The last time a US president dumped a global climate deal

PHOTO: George W. Bush speaks in Washington, Sept. 24, 2016.PlayManuel Balce Ceneta/AP Photo
WATCH June 11, 2001: George W. Bush's remarks on climate change

Donald Trump's withdrawal from the Paris climate agreement this afternoon wasn't the first time an American president has dumped a global climate deal.

In March 2001, shortly after taking office, President George W. Bush announced the U.S. would not implement the 1997 Kyoto Protocol. The Protocol -- an agreement brokered by former Vice President Al Gore and signed by former President Bill Clinton later ratified by 140 countries -- was aimed at curbing greenhouse gas emissions and countering global warming.

Bush’s reasons for withdrawing from the 1997 Kyoto Protocol were similar to those offered by the Trump administration on the Paris agreement. He was concerned that the deal would hurt the U.S. economy, lead to higher energy prices and invite other countries to take advantage of an agreement with little enforcement capabilities.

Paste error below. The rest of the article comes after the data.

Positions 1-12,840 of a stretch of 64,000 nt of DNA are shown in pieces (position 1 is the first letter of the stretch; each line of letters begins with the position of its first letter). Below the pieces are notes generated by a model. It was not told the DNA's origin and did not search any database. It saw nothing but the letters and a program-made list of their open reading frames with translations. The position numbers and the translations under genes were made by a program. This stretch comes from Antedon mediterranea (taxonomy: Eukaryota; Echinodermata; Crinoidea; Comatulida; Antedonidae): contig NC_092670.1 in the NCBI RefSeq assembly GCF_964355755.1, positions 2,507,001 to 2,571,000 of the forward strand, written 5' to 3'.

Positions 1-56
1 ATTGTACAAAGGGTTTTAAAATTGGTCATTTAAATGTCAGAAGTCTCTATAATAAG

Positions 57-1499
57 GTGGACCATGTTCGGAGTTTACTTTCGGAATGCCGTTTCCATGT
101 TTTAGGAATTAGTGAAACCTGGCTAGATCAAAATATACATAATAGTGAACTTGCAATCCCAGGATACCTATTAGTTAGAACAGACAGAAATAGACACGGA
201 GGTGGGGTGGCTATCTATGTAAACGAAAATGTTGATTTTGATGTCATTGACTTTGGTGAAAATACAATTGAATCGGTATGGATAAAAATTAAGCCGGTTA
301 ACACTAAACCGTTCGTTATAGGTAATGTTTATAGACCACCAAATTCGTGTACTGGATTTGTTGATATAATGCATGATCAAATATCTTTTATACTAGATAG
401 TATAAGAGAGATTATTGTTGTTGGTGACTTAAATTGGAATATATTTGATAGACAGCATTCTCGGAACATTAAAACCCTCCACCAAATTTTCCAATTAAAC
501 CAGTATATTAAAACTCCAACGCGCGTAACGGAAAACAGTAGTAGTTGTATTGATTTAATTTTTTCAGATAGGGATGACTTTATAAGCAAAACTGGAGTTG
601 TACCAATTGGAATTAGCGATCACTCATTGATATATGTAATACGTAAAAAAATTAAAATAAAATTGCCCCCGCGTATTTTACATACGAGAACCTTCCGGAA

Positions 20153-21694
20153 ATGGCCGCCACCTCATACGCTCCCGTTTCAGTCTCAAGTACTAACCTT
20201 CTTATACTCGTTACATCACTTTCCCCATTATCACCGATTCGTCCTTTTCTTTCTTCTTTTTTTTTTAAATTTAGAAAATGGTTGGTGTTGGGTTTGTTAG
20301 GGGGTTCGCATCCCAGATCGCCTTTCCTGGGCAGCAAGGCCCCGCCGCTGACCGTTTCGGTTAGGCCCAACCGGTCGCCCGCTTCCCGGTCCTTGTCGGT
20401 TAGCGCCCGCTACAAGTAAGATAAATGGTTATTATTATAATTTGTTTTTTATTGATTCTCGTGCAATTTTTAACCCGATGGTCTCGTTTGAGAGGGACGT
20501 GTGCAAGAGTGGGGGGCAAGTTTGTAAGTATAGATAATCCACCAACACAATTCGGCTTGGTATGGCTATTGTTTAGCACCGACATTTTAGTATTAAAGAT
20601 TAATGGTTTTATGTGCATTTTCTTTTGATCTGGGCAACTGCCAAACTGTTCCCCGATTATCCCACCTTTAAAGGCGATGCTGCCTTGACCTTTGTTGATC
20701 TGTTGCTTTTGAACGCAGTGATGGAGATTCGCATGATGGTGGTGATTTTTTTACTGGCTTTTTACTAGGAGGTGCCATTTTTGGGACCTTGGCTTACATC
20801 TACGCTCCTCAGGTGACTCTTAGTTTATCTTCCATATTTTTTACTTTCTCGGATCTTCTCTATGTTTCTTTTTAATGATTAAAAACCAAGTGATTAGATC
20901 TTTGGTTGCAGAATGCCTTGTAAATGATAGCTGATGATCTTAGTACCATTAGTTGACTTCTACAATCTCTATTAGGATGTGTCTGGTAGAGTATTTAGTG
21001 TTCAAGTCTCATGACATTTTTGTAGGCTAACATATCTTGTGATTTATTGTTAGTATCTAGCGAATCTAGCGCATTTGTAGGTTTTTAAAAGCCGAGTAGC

Bush, like Trump, was also a climate change skeptic.

“The Kyoto Treaty would affect our economy in a negative way,” Bush said during his 2000 presidential campaign. “We do not know how much our climate could or will change in the future. We do not know how fast change will occur, or even how some of our actions could impact it.”

Bush’s decision to withdraw the U.S. from the Kyoto Protocol received blowback from environmental groups as well as vocal criticism from then-German Chancellor Gerhard Schroeder.

Global temperatures have risen since then, while other major powers like China, Japan and Russia also declined to accept commitments to the Protocol.

Since the Kyoto Protocol was negotiated, sea levels have risen more than 2-1/2 inches on average, and the number of weather disasters worldwide has risen by 42 percent according to the Associated Press.